It's vital to keep your costs low. Studies done by Morningstar, Vanguard, myself, and many others show that the lower the expenses, the better the long-term performance. In fact, fund expenses predict performance better than any other single factor. That's because over-head expenses directly reduce performance. Low expenses foster good performance; high expenses reduce performance. This is the key reason why index funds do so well.
A corollary to this rule is that while good performance doesn't always continue, poor performance more often does. When poor performing mutual funds have higher expenses, funds find themselves in a vicious cycle. Alert shareholders bail out of these funds. The asset base shrinks but fixed costs stay the same, which drives up per share expenses. The performance worsens; more shareholders redeem. The cycle continues.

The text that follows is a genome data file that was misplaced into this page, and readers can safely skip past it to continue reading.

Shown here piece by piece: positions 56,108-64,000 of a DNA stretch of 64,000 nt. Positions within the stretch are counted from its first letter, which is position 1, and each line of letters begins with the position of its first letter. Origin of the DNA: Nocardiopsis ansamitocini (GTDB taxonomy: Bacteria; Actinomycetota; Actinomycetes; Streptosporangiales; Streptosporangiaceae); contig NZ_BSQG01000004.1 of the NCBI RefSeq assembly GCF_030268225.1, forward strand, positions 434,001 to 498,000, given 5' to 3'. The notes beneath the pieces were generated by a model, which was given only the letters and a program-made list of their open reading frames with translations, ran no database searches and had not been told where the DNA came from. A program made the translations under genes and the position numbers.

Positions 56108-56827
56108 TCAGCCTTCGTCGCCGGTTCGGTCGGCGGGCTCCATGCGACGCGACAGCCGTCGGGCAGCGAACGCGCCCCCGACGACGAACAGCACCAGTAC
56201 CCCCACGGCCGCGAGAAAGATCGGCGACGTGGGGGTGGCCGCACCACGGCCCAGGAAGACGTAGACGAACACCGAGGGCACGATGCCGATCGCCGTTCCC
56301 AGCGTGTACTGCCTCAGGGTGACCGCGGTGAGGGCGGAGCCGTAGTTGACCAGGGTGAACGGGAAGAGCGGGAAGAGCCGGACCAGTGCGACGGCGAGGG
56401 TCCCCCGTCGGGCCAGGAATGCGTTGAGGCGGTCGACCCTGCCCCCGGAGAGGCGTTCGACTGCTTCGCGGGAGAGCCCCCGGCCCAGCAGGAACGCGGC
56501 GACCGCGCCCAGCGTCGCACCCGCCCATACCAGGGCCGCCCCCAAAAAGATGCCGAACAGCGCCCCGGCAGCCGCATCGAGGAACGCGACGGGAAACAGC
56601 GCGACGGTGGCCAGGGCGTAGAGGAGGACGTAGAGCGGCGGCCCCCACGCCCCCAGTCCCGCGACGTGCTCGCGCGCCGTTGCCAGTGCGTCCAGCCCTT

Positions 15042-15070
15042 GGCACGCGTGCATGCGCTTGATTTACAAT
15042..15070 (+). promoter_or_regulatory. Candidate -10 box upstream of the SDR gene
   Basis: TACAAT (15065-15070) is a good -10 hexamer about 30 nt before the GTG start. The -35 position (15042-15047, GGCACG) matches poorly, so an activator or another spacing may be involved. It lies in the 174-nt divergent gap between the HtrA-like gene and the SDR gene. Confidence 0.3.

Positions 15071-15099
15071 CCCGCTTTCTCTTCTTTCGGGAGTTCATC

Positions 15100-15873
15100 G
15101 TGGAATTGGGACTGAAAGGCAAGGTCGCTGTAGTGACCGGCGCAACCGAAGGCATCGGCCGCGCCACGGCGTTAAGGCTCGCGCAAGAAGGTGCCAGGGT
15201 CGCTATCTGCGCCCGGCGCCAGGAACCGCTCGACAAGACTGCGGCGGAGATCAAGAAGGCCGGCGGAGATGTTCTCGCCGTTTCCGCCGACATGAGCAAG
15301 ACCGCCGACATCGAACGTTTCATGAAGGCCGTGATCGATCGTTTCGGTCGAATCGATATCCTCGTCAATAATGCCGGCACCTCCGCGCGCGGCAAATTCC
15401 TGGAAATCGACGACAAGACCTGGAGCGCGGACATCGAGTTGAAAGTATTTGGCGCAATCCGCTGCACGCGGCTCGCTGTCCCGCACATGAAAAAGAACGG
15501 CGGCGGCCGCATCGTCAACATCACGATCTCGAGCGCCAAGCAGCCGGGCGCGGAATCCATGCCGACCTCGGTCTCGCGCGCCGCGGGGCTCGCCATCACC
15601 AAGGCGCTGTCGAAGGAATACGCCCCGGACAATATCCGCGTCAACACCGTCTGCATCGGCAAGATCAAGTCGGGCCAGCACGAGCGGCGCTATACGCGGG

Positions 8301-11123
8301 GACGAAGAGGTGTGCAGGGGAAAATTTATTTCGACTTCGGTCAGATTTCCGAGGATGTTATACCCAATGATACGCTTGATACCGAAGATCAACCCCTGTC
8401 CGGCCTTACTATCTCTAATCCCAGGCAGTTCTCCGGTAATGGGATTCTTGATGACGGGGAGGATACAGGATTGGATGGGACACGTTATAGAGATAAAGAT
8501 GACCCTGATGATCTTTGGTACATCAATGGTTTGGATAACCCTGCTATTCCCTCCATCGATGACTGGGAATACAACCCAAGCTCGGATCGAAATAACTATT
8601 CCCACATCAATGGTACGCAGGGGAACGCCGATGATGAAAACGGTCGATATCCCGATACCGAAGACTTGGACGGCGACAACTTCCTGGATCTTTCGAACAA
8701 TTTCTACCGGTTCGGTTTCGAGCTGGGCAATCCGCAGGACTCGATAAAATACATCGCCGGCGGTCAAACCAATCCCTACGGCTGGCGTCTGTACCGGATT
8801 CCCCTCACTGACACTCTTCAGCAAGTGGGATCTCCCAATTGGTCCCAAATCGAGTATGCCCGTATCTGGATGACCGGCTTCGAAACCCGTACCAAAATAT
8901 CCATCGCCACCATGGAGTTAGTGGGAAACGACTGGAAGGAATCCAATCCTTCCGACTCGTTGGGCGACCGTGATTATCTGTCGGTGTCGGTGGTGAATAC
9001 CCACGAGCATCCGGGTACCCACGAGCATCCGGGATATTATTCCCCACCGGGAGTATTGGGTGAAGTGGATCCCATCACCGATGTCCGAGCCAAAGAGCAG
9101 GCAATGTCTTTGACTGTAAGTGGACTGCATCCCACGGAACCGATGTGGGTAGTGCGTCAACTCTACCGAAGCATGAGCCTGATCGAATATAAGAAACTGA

It can get pretty bad. Back in the 1990s there was a group of funds called Steadman Funds, later renamed the Ameritor Funds. Ten thousand dollars invested in their American Industry Fund at the beginning of the decade declined to $6,500 10 years later. Mind you now, this was the 1990s, a great decade for huge gains. It was virtually impossible for a fund to lose over a decade in this bubble—but Steadman did it.
With most investors redeeming, assets declined to $900,000. The expense ratio rose to 29.9 percent versus an industry average of about 1.5 percent. The prevailing opinion in the fund ...